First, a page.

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Guided Tour: A Study of Museums as Sites for Sustained Engagement

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Everett, M (2009) Guided Tour: A Study of Museums as Sites for Sustained Engagement. PhD thesis, University of Tasmania.

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Abstract

Museums today are faced with a number of challenges stemming, in part, from reduced funding and societal change. Consequently, museums are searching for ways to attract and retain visitors and deepen community engagement. The returning visitor is an increasingly important segment of the visiting public. This audience segment has received little attention in the research literature. This research explores the life experiences individuals have with a museum to understand how visitor/museum relationships form and develop, the ways in which returning visitors engage with a museum, the benefits that are derived from such relationships, and how these relationships are maintained over time. As this study seeks to understand the individual’s experience and meaning-making in their museum visitation and life contexts, a narrative research approach is employed. This narrative inquiry examines the life stories of seven individuals’ sustained engagement with a single museum. Field texts were generated through interviews, observations, and researcher’s notes. Data analysis consisted of crafting individual narrative accounts and identifying thematic connections within and between cases. This dissertation extends our understanding of the museum experience by providing novel insights into the ways individuals develop and sustain a relationship with a museum. Analysis of participant narrative accounts reveals that sustained visitor/museum relationships can form for people from varied educational and socio-cultural backgrounds, and at any age. This study provides new understandings about pathways to museums; specifically, the role significant others and friends who serve as informal cultural guides play in introducing individuals to museums. The narratives also reveal important insights into returning visitors’ engagement with a museum. These individuals engage in multiple ways and for multiple purposes. Furthermore, the nature of their engagement changes over time. This study documents the numerous and significant ways sustained engagement with a museum enriches people’s lives. Sustained visitor/museum relationships can meet a wide range of needs through various life stages and shape important connections to place and personal identity. These novel insights into the ways visitor/museum relationships evolve through different life stages will inform museums as they strive to fulfill their charter to serve their local communities and to serve individual members of the community through their lifetime in that community. A better understanding of returning visitors can assist museums in facilitating experiences that meet specific needs, deepen engagement, and strengthen relationships with visitors. Such outcomes may support museums in their efforts to ensure a sustainable future.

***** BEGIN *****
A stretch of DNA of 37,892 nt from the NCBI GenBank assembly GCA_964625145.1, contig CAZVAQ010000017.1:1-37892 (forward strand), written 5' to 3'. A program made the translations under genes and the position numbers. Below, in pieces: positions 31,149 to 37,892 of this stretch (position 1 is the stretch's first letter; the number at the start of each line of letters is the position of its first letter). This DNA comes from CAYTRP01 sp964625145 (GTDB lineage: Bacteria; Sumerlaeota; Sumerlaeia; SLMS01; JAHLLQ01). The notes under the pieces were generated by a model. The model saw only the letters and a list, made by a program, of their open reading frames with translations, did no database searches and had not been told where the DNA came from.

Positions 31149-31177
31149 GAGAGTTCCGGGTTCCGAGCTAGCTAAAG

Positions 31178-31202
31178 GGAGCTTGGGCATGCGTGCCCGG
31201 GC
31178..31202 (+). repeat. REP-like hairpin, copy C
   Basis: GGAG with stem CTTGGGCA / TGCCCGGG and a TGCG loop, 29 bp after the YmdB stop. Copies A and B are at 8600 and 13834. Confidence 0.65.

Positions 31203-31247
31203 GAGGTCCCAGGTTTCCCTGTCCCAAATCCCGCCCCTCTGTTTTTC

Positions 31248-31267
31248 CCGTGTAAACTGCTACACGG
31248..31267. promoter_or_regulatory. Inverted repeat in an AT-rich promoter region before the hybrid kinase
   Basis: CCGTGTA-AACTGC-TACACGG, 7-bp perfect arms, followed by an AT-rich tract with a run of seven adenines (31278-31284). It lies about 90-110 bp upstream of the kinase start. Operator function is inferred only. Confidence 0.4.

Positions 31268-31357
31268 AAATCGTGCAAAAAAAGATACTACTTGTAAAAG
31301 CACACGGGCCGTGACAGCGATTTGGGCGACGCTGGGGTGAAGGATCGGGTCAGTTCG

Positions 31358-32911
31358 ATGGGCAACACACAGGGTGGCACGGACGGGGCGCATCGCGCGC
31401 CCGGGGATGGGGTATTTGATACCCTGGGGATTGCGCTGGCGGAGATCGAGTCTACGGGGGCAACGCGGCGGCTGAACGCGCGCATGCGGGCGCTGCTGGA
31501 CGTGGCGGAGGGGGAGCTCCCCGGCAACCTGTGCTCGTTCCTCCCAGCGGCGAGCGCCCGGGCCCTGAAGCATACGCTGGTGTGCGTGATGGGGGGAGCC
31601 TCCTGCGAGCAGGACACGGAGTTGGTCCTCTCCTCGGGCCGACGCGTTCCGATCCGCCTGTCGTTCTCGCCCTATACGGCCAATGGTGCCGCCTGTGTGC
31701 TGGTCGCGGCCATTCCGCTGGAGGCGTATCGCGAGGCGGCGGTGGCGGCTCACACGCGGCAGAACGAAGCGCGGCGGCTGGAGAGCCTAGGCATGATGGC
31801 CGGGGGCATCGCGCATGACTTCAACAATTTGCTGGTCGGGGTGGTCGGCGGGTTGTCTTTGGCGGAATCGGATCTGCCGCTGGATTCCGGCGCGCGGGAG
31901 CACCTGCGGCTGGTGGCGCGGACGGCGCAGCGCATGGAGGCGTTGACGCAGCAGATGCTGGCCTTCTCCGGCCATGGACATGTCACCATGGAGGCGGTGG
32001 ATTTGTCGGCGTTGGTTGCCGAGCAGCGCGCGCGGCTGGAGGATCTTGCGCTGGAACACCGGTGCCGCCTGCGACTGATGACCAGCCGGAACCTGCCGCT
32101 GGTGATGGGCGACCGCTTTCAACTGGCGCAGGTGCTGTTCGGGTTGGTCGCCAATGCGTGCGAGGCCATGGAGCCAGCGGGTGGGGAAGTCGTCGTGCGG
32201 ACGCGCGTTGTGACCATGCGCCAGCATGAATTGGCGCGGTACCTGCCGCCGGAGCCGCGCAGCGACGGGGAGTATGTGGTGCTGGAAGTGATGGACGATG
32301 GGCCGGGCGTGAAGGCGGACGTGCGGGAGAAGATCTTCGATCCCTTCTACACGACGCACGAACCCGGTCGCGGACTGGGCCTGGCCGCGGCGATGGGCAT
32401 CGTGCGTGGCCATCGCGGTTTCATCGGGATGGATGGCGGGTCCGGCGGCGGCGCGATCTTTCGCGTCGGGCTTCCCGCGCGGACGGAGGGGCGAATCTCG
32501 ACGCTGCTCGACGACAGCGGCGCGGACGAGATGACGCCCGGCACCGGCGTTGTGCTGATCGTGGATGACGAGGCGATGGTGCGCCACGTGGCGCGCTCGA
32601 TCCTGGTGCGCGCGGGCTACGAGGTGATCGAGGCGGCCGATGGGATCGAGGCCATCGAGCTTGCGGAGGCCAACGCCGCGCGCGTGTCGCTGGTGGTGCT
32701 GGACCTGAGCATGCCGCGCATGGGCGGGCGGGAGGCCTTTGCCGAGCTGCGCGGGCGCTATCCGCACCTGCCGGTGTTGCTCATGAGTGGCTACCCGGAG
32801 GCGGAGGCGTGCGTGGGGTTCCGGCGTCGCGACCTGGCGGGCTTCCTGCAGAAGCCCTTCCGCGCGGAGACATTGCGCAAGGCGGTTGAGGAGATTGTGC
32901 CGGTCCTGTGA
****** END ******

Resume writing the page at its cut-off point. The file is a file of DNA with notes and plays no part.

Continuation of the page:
Item Type: Thesis (PhD)
Date Deposited: 09 Aug 2011 06:48
Last Modified: 18 Nov 2014 04:21
URI: http://eprints.utas.edu.au/id/eprint/11471
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